Study shows climate change is not responsible for Southern Africa’s drought

File picture: Tracey Adams / Independent Media.

File picture: Tracey Adams / Independent Media.

Published Apr 18, 2024


A drought that pushed millions of people into hunger across southern Africa has been driven mostly by the El Nino weather pattern - not climate change, scientists said on Thursday.

Zambia, Zimbabwe and Malawi have declared a national disaster over the severe dry spell that started in January and has devastated the agricultural sector, decimating crops and pastures.

Appealing for almost $900 million (R17 billion) in aid this week, Zambia's President Hakainde Hichilema linked the lack of rains to climate change.

But scientists at the World Weather Attribution (WWA) research group found global warming had little to do with it.

"Over the past year, attribution studies have shown that many extreme weather events have been driven by a combination of both climate change and El Nino," said Joyce Kimutai, of Imperial College London.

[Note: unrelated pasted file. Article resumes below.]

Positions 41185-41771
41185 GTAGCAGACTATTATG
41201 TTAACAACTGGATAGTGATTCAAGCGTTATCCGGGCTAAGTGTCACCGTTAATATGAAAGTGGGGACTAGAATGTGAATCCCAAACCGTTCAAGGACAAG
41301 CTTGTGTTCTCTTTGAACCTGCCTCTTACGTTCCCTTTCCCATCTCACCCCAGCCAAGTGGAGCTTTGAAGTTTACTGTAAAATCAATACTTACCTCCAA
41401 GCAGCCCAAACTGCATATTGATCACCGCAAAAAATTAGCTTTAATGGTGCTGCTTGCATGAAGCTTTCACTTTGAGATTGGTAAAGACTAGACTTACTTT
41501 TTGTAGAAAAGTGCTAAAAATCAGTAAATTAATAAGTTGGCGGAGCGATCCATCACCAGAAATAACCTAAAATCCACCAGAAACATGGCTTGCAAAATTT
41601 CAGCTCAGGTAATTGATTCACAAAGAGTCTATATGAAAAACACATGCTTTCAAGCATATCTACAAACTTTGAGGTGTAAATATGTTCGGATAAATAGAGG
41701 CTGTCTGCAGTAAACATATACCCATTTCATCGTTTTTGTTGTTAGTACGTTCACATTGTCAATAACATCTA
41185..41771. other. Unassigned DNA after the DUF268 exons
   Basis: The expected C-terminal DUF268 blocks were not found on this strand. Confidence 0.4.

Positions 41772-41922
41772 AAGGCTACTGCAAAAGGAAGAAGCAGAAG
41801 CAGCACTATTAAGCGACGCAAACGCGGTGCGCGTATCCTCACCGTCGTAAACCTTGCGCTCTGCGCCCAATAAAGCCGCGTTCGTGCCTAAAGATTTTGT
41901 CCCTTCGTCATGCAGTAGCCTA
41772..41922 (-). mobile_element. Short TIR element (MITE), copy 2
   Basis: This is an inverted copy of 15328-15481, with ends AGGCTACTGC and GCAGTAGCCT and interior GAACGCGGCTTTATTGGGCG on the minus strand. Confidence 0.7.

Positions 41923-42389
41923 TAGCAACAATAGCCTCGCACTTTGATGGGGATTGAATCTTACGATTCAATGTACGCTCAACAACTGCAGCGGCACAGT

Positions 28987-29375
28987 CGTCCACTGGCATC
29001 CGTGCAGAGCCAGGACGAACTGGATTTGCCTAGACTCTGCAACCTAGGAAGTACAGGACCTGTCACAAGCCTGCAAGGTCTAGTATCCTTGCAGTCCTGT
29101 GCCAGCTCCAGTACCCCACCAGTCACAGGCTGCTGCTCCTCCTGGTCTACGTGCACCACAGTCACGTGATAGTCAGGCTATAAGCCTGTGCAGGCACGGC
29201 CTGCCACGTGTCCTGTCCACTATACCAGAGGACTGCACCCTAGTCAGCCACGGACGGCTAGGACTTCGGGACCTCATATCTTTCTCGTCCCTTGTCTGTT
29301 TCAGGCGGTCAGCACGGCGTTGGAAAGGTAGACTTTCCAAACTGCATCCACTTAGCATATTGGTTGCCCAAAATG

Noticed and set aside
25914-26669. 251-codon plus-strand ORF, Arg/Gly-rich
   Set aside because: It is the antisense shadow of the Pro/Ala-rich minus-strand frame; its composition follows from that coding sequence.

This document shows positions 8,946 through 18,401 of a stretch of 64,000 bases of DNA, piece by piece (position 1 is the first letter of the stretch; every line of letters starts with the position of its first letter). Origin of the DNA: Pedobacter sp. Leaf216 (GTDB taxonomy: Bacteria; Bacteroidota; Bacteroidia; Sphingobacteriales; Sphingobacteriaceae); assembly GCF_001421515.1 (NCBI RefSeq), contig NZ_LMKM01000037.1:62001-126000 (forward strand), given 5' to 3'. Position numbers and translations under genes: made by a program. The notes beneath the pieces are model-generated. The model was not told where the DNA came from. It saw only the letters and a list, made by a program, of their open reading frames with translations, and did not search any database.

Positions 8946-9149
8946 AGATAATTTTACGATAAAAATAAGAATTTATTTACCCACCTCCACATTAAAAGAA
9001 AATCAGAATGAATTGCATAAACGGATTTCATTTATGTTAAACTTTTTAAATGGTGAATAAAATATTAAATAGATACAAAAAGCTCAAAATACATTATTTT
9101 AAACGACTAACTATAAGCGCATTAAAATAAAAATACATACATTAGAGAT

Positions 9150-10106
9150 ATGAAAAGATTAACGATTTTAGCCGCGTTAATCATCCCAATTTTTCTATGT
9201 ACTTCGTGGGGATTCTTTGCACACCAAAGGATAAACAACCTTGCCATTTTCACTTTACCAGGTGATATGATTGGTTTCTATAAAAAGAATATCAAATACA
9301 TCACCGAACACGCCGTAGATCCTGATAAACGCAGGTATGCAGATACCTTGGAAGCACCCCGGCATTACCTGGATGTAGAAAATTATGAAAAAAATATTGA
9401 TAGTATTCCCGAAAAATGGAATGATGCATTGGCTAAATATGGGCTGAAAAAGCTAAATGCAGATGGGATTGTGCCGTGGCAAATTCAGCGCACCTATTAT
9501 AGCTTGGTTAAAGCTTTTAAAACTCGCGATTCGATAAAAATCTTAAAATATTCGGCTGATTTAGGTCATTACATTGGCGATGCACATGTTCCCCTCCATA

"The southern Africa drought appears to be a rarer example of an event fuelled primarily by El Nino."

In a study focusing on Zimbabwe, Botswana, Zambia and Mozambique, researchers analysed historical weather data for the period from December to February -- the peak of the rainy season.

They found rainfall has actually increased in the region as the planet warms.

But effective precipitation has remained the same, likely because higher temperatures lead to more water evaporation, they said.

On the other hand, El Nino, a recurring natural weather phenomenon, brought fewer showers, increasing the likelihood of severe droughts, the data showed.

"Together, the results indicate that El Nino, rather than human-caused climate change, was the main driver of the southern Africa drought this year," the group said.

El Nino corresponds to the large-scale warming of surface temperatures in the central and eastern equatorial Pacific Ocean.

It occurs on average every two to seven years, leading to hotter weather globally. Episodes typically last nine to 12 months.

The current El Nino emerged in mid-2023 and is expected to affect temperatures until May.

Earlier this month, aid agency Oxfam said more than 20 million people faced hunger and malnutrition across southern Africa because of the drought.

Water shortages, particularly in Zambia and Zimbabwe, have also fuelled outbreaks of cholera and other waterborne diseases, according to WWA.